Back to the Drawing Board
If Ford of Britain have suffered a worse period for press comment and wounded sales, it has escaped our attention. There is no doubt that the success of the 1980 front-drive line (lightly facelifted in 1986) has not been continued in the current offering.
Searching for some crumbs of comfort after the mediocrity of a winter week in a 1.6 Escort Ghia, we agreed to borrow the spiritual heir to the XR3i mantle; a three door Escort S. It uses the updated (Ford EEC-IV electronic management) version of the CVH 1590cc which is now credited with 108 bhp at 6000 rpm, rather than the 105 bhp that so many XR3i Escorts fielded between 1982 and 1990. Maximum torque is listed as 104 lb ft on 4500 rpm, but neither figure is sustained if you have a social conscience and elect for the extra cost of a catalytic converter.
Nominally, the “S” price was £10,990 when we borrowed the car, £11,228.91 since Chancellor Lamont and Ford heard the budget broadcast. We say nominally because our press car had an experimental RS body kit installed, one that is unpriced at present, said a Ford spokesman. Ford also cite standard items such as a tilt and slide sunroof, central locking, power front windows and Quick-clear front screen as evidence of largesse.
The RS kit comprised body colour matched front and rear spoilers, side skirts and alloy wheels, the latter a 6 x 14 inch item that normally cost £315 more than the steel wheel Escort S. Unfortunately for Ford our test car also had £360 more for power steering, so the cost could not have been less than £11,904. The body kit, installed at the factory, is unlikely to be less than £500, so we had to judge a sports Escort costing around £12,500. Ford insist that it is a 116 mph package capable of 0-60 mph in 9.8 seconds, or 47.1 mpg at 56 mph. More realistic is the 28 mpg recorded around town, for we recorded fractionally under 25 mpg overall. The maximum speed quote is almost academic, whilst the admission of a near-10 second 0-60 mph figure is a far cry from the 8.6 second independent times and claims of the first XR3i. In short the statistics of the Escort S are not sporting today, failing to equate to the SXi branded Vauxhall Astras, models due for replacement this autumn.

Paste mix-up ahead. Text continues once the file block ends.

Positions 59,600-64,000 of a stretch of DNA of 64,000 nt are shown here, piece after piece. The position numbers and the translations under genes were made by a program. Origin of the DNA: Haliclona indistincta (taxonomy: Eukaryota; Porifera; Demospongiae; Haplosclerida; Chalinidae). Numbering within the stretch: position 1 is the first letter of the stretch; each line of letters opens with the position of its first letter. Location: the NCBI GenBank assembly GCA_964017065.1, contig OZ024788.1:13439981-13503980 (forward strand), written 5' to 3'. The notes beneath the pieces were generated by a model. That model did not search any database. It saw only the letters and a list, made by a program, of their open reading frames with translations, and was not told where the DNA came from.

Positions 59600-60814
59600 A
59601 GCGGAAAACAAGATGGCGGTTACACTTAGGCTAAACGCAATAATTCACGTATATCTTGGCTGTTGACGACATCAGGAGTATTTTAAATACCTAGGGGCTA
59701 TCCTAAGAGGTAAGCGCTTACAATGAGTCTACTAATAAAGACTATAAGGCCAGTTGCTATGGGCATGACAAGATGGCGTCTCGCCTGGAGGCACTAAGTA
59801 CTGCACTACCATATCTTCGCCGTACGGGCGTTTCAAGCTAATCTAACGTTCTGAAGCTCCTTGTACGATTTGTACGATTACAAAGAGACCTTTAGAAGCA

The figures would not matter, if the Escort delivered driving pleasure. The S can do this, but only if you keep its Sports suspension, including uprated springs and shock absorbers, firmly on its motorway forte and away from wet by-roads. At speed on main roads, the Ford is a quietly undemanding companion. The engine is typically CVH in exhibiting its raucous roughness when pressed beyond a modest 4500/5000 rpm.
Ford take good care to gear tall enough to avoid these rough periods in motorway use. Take the S away from undemanding roads, ask for some Peugeot motoring pleasure (available in the aged but chic 1.6 205 GTi for £11,496 or £12,941 for the 130 bhp 1.9 litre), and the Escort shows Ford engineering do not understand the custom they are trying to attract.
The single worst feature was the optional anti-lock brakes. Despite having ditched the old and slow electro-hydraulic Escort SCS system, the latest offering appears not to have been matched to the Ford in the vital respect of wheel lock. The pedal was unduly long, and when the brakes did apply there were incidents of snatch and grab that would not have been out of place in a cops and robbers chase film sequence. Ford have yet to show they can engineer such ABS wares into their front-drive products.
The rest of the Escort S was just mediocre by comparison. The handling features a creaky ride and loads of “impress your mates” front wheelspin, but the gear change is now veering toward good. Cabin layout is an object lesson in clear ergonomics and affordable creature comforts.
Manufacturing quality was poor, and there were some petty failures during the week, as there had been with the Ghia.
Will the forthcoming Zeta engine (slated for the XR3i at some 130 bhp and 1.8 litres) and further sports versions of the Escort (RS2000 with 150 bhp; Escort 4×4 RS Cosworth of at least 220 bhp) be enough to save the reputation of the former British bestseller? We hope not. Ford should address their mass production customers and give them a decent competitor to the opposition, rather than get away with a false image, one based upon a promising competition car. — JW